One of the virtues of our database is that we can cross-reference cases. By doing so, we’ve identified a number of instances in which a worker had more than one accident (see the most recent such blog post here). Today’s post looks at the final of these cases found in our dataset as it currently stands – though we already know there will be more to come in future data releases.
In 1912 wagon greaser J. Campbell was 15 years old and working for the Caledonian Railway Company. On 14 September, at 5.10am, he’d been on duty for 10 hours and 10 minutes at Buchanan Street goods yard in Glasgow. His role was to apply lubricant to the axle boxes of goods wagons, to ensure they kept turning smoothly. Campbell had just finished dealing with one rake of wagons; when it was moved off, he ‘seized the top of a low-sided waggon [sic] for the purpose of riding on the vehicle.’ No doubt this was to save the journey to the next set of wagons – and presumably a trick he’d learned either by being taught directly by an older colleague or by seeing it being done. Possibly he’d done it times before – but this time there was a problem.
His feet ‘which were being dragged along the surface of the rail’ were caught by the rear wheel ‘and he fell to the ground.’ Inspector Charles Campbell (presumably no relation!) determined that the accident was ‘due to the fact that Campbell exposed himself to danger.’ This case features an uncommon insight into the investigative process, usually hidden from view in these reports. Inspector Campbell noted that he’d interviewed a locomotive foreman and a chief wagon inspector. They said that ‘when Campbell entered the Company’s service about six weeks before the mishap, they verbally warned him against riding on engines or wagons’. Inspector Campbell believed them, though wagon greaser Campbell claimed to have no memory of the warning.
As a result, Inspector Campbell concluded that the Caledonian ‘would do well to post up in every greaser’s cabin a notice instructing greasers that they must not ride on engines or vehicles. All greasers should on their appointment have their attention drawn to the notice and they should be called upon to certify in writing that they have read it’ (1912 Quarter 3, Appendix C). This speaks to the levels of literacy expected within railway service. Whether or not the Company carried this out isn’t known – there aren’t any further similar accidents at this location or for the Caledonian Railway within the database, though the coming project extensions may reveal more.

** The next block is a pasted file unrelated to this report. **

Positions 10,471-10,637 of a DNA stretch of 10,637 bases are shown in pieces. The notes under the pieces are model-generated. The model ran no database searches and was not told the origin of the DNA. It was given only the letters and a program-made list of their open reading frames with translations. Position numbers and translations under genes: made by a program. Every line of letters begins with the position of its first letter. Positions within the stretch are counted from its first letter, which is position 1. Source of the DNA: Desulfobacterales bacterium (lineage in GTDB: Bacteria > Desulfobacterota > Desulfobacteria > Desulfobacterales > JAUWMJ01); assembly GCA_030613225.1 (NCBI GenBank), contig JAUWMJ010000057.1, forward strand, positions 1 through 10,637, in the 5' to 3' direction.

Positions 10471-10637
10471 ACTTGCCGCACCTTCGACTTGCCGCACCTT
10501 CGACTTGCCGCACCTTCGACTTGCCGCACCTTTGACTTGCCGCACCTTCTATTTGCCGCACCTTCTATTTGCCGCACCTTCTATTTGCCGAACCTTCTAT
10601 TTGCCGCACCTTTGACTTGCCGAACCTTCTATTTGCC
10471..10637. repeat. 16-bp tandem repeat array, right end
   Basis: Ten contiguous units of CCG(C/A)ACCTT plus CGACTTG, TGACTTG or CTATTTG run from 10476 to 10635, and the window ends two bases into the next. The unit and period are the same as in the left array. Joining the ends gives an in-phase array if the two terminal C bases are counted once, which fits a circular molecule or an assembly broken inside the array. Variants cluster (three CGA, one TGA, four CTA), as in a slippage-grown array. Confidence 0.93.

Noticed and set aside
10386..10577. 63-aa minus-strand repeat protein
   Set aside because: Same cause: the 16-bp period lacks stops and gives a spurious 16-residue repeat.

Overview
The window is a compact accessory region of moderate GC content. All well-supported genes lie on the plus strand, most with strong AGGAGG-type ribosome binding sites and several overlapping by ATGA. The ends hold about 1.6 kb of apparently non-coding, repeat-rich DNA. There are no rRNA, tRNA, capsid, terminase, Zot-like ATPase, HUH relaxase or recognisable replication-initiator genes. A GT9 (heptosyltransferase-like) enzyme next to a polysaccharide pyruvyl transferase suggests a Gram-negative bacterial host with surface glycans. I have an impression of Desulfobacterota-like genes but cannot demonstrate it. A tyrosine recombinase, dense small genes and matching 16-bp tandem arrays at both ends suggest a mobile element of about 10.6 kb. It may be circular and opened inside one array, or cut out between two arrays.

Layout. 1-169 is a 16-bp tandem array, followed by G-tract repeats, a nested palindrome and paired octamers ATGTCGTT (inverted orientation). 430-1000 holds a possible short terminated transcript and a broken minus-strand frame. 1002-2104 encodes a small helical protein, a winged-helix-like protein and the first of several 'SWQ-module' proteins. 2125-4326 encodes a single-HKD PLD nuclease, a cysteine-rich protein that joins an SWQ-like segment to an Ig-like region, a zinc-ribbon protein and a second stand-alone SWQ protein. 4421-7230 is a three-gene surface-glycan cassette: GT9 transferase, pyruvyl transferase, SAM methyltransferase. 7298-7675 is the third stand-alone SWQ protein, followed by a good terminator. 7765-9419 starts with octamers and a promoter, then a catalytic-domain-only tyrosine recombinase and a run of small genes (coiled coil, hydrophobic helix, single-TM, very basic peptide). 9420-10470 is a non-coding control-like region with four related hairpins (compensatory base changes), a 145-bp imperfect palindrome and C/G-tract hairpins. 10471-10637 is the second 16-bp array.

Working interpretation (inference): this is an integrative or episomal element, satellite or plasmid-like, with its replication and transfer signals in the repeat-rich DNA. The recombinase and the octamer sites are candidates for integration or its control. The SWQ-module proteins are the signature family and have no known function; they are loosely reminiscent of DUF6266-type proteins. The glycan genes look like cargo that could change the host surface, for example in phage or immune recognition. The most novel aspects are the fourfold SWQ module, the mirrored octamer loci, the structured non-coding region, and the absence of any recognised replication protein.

Just under 3 months later and Campbell was back on duty at Buchanan Street goods yard. At 12noon on 29 November 1912 he had been on duty for 4 hours of his 11 hour shift. He oiled the axle boxes of a brake van, then attempted to cross the line by passing between the brake van and the buffers several feet away. However, just at that moment, some wagons which had been loose-shunted into that siding nudged the brake van into the buffers, catching Campbell’s left arm and breaking it. Inspector Campbell investigated once again, though made no reference to the first accident. His conclusion was brief: ‘the responsibility for the accident rests on the injured lad, who, by going between the van and the buffer stops, exposed himself to grave danger’ (1912 Quarter 4, Appendix C). How wagon greaser J. Campbell fared for the rest of his railway career isn’t known, but as he doesn’t crop up again in the current dataset, hopefully these two accidents were his only ones.